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NASA’s newest astronaut class, the Turtles, become eligible for space missions

Today, NASA and Canada’s newest class of astronaut candidates graduated to full astronaut status in Houston, making them officially eligible to be assigned to upcoming missions to space. This latest class, nicknamed the Turtles, could potentially fly to the International Space Station on newly developed commercial vehicles, or they could even be assigned to future…

Today, NASA and Canada’s newest class of astronaut candidates graduated to full astronaut status in Houston, making them officially eligible to be assigned to upcoming missions to space. This latest class, nicknamed the Turtles, could potentially fly to the International Space Station on newly developed commercial vehicles, or they could even be assigned to future flights to the surface of the Moon as part of NASA’s Artemis program.

“They represent the first wave of NASA’s Artemis generation astronauts,” NASA administrator Jim Bridenstine said during a ceremony presenting the Turtle class. “I want to repeat that. This is the Artemis generation.”

The Turtle class consists of seven men and six women. Two were selected by the Canadian Space Agency in 2017, while the rest were selected by NASA the same year. NASA had originally selected 12 individuals in its Turtle class, but one candidate had to drop out before graduating for unknown reasons. The space agency picked its group from a pool of nearly 18,300 hopefuls who applied to be astronauts when the agency put a call out for submissions in 2016. NASA looks for specific requirements when selecting astronaut candidates, including degrees in science or engineering, as well as certain types of flight experience.

After more than two years of training at NASA, the Turtles all received their astronaut pins today onstage at Johnson Space Center in Houston. As each candidate walked up to receive his or her pin, a fellow Turtle introduced their newly promoted teammate, lavishing the individual with lots of praise. “The reason I want to go to space with Woody isn’t just because he’s brilliant, which he is, but it’s because he carries his brilliance in such a way that you don’t feel like you’re an idiot when you’re around him, which I guarantee you that 99 percent of the people in this room are compared to him,” NASA astronaut Raja Chari said of his fellow Turtle, Warren “Woody” Hoburg.

The “Turtles” class
Image: NASA

Now, the Turtles will wait for their first crew assignments, which could take some time. NASA’s previous astronaut class, selected in 2013, are just now starting to fly. (For the record, their class nickname was “Eight Balls” because there were eight of them.) Astronauts Christina Koch and Jessica Meir are from that class and both are currently on board the International Space Station on their first missions to space. The two have already made history while on board, too. Koch now holds the record for longest continuous spaceflight by a woman, and both Koch and Meir performed the first all-female spacewalk in October.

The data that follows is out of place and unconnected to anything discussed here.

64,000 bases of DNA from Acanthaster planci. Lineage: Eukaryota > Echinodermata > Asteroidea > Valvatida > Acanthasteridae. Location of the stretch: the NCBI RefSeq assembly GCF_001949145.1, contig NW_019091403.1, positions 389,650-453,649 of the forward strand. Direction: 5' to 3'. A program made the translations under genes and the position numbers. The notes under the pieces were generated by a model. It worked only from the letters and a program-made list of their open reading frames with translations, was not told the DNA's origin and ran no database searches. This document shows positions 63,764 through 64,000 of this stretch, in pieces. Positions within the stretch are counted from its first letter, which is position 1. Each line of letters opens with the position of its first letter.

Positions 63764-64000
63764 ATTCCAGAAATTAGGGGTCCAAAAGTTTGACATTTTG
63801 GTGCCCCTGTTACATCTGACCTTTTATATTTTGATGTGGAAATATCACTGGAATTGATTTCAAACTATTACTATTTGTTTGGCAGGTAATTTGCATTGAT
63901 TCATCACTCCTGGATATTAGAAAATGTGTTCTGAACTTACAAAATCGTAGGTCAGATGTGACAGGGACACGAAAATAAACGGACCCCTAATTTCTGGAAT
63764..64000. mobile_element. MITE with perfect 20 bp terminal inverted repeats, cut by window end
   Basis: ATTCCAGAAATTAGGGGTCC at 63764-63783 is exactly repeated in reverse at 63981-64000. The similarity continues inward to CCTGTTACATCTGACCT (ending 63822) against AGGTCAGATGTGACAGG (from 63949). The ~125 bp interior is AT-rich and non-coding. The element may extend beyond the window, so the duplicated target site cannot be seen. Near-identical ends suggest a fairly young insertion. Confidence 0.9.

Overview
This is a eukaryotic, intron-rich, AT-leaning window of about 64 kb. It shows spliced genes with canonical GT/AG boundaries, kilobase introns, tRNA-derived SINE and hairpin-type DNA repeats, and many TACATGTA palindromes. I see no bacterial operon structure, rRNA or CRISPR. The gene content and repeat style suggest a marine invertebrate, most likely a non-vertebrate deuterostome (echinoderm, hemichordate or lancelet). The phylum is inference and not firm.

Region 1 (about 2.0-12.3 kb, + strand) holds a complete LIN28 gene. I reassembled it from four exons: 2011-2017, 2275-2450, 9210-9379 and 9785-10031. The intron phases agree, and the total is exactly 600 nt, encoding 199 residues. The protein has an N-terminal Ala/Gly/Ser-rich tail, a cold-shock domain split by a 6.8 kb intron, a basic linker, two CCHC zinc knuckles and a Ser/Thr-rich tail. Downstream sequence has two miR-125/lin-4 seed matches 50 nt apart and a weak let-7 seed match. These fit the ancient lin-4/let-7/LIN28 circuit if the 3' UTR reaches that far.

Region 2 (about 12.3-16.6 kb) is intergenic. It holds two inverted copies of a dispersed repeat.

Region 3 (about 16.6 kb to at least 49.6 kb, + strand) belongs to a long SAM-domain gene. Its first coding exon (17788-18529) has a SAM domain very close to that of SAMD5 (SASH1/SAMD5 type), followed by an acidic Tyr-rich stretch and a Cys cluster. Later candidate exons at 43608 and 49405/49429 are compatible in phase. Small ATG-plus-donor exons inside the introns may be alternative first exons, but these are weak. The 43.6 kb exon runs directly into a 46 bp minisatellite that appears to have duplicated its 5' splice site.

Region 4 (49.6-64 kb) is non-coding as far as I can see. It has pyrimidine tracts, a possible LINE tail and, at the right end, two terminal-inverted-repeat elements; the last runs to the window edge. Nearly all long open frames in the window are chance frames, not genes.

While it may be a few years before they fly, the Turtles could be riding on some brand-new space vehicles in the future. Both SpaceX and Boeing have been developing new commercial spacecraft to take astronauts to and from the International Space Station, and those vehicles may finally become operational this year. In the meantime, NASA is still forging ahead with its Artemis program, an endeavor to send the first woman to the Moon by 2024. NASA has not yet announced which astronauts it hopes to send for that first mission or any follow-up Artemis missions to the Moon. But it seems likely that some of these astronauts could be considered for future lunar excursions.

Some of NASA’s current astronauts wished the Turtles well and also suggested that they could look forward to trips to the Moon. “We’re sorry we couldn’t be there to celebrate this achievement with you in person today, but we’ve been busy out here on the International Space Station, getting it ready for you guys who arrive, and continue doing lots of science, spacewalks, and upgrades,” Christina Koch said during a prerecorded video from the International Space Station. “You’re going to love the view looking down at our beautiful Earth and out at the Moon.”

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